2- Containing escalation. The Kurdish militias appear to have recognized that disagreements between Iran and the United States are not limited to the nuclear deal, which the Trump Administration is incessantly criticizing and currently reviewing to assess whether pulling out of it is in the national interest of the United States, and evaluating the extent of Iran’s compliance to it. However, these disagreements now include Iran’s state sponsorship of terrorism, and its role in destabilizing the region through its allied militias operating in conflict-hit countries.
In light of the above, the Kurdish militias sent across several messages, including that they are involved in countering any Iranian attempts to expand into Kurdish-held territories to create a corridor to back the Assad regime. These messages come in the light of US support to the Kurds.
Within this context, Rezan Gilo, a commander of the Defence Authority of Rojava, a de facto Kurdish autonomous region in northern Syria, asserted, on May 30, 2017 that the Iranians and Hashd al-Shaabi militias are approaching the Iraqi-Syrian border to carry out their old plans of establishing the so-called Shia crescent. Gilo further noted that their attempts to seize control of the border areas poses threats to areas under the control of the Kurdish autonomous region.
One can also state that these parties take into consideration the notable coordination between Iran and Turkey regarding the Kurdish issue. The two states seek to prevent the Kurds from making strategic gains from the various regional conflicts. Their bid is driven by their concern over potential domestic and regional repercussions of such gains.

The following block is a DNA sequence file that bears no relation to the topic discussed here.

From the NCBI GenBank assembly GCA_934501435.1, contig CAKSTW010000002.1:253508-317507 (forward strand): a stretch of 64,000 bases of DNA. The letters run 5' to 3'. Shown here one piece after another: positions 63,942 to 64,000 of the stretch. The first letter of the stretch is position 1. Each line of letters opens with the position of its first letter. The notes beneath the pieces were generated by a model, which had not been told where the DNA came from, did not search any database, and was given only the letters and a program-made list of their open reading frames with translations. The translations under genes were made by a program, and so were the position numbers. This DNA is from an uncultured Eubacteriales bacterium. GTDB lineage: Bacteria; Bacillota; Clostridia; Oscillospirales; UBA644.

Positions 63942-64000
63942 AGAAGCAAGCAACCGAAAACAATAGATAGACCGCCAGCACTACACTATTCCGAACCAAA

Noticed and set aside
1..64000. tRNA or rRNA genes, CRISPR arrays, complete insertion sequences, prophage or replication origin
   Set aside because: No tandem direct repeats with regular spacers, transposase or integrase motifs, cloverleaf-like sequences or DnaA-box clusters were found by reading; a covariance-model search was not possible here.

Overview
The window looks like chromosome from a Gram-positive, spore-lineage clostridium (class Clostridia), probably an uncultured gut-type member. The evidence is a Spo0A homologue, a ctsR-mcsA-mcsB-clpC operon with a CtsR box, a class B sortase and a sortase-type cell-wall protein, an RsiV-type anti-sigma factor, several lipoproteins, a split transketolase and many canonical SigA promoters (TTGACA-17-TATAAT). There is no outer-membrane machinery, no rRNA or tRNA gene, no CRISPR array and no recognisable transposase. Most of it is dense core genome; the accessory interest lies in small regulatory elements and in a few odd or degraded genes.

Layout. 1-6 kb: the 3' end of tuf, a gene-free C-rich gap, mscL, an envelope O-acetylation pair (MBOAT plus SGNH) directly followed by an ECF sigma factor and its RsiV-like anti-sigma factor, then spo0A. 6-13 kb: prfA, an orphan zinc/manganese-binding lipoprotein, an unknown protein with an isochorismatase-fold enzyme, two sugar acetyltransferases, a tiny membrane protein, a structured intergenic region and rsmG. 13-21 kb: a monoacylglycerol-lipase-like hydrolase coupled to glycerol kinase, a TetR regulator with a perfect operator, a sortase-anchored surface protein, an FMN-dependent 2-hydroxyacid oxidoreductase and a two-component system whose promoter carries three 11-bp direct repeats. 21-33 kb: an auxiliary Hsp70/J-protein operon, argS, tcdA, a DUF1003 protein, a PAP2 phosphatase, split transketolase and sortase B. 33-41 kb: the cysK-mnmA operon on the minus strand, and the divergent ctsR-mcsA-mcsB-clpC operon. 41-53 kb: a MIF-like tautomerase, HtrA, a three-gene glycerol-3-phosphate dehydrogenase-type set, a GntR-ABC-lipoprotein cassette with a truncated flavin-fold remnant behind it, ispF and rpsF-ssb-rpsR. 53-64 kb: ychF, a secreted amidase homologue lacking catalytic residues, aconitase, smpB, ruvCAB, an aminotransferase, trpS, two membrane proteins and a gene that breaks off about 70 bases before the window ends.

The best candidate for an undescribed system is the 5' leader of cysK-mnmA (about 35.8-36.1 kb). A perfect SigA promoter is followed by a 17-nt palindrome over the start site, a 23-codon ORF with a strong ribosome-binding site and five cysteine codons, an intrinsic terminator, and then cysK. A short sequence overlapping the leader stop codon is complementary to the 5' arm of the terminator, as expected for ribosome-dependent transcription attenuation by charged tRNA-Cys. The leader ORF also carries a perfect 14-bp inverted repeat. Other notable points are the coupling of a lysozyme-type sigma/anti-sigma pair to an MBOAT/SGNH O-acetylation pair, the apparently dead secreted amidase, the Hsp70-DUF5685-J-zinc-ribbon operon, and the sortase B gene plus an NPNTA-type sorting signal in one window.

3- Containing pressures. Through such warnings, the Kurdish parties are perhaps seeking to give special significance to their role, whether in the war on ISIS or after the fall of ISIS’ main stronghold, Raqqa. Through this bid, they aim to contain potential implications of Turkey’s efforts to deal with the United States’ plan to directly send new shipments of arms to the Kurdish YPG militants in the lead-up to the assault on Raqqa.
Ankara strongly criticized Washington’s announcement that it will provide small arms and vehicles to the Kurdish militias. Ankara argues that the move will pose several threats to Turkey. The most significant of such threats, in Ankara’s view, is that these arms would turn up in the hands of the Kurdistan Workers’ party (PKK) fighters.
Hence, the Kurdish militias are perhaps seeking to adopt these new stances attempting to reduce potential pressures that can be imposed by the recent Turkish movements. To achieve this goal, they are affirming that they have transformed into a key party with a bigger role than just participating in the war on ISIS. In their view, their bigger role includes prevention of Iranian attempts and allied militias to establish that corridor through Syria to sustain Iranian backing for the Assad regime in the coming period. This expanded role, in their view, would help receive increased support from the US.
In light of the above, it can possibly be said that the coming period is likely to witness escalation between Syria’s Kurds, as one party, and Iran and its allies in both Iraq and Syria, as another party. This escalation comes in light of preparations that the parties currently involved in the developments of the Syrian conflict are adopting to deal with the potential consequences of the battle for Raqqa.